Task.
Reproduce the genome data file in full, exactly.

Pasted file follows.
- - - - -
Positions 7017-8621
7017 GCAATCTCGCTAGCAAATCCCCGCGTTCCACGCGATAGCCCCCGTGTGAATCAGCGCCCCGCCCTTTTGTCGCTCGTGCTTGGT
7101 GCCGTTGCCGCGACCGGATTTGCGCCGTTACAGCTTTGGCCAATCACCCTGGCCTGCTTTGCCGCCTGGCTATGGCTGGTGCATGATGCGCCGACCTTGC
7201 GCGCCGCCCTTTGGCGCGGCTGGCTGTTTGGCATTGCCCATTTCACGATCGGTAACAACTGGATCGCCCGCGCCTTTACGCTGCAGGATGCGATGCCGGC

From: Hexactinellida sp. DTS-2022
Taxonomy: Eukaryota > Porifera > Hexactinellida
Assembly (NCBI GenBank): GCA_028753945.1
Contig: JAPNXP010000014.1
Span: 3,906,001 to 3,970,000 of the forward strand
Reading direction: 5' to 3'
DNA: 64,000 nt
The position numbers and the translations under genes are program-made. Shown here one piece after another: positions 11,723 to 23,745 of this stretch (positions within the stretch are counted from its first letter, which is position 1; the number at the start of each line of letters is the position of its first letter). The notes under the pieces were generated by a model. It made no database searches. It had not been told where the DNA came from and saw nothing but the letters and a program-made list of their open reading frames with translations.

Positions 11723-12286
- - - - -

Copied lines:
Positions 7017-8621
7017 GCAATCTCGCTAGCAAATCCCCGCGTTCCACGCGATAGCCCCCGTGTGAATCAGCGCCCCGCCCTTTTGTCGCTCGTGCTTGGT
7101 GCCGTTGCCGCGACCGGATTTGCGCCGTTACAGCTTTGGCCAATCACCCTGGCCTGCTTTGCCGCCTGGCTATGGCTGGTGCATGATGCGCCGACCTTGC
7201 GCGCCGCCCTTTGGCGCGGCTGGCTGTTTGGCATTGCCCATTTCACGATCGGTAACAACTGGATCGCCCGCGCCTTTACGCTGCAGGATGCGATGCCGGC

From: Hexactinellida sp. DTS-2022
Taxonomy: Eukaryota > Porifera > Hexactinellida
Assembly (NCBI GenBank): GCA_028753945.1
Contig: JAPNXP010000014.1
Span: 3,906,001 to 3,970,000 of the forward strand
Reading direction: 5' to 3'
DNA: 64,000 nt
The position numbers and the translations under genes are program-made. Shown here one piece after another: positions 11,723 to 23,745 of this stretch (positions within the stretch are counted from its first letter, which is position 1; the number at the start of each line of letters is the position of its first letter). The notes under the pieces were generated by a model. It made no database searches. It had not been told where the DNA came from and saw nothing but the letters and a program-made list of their open reading frames with translations.

Positions 11723-12286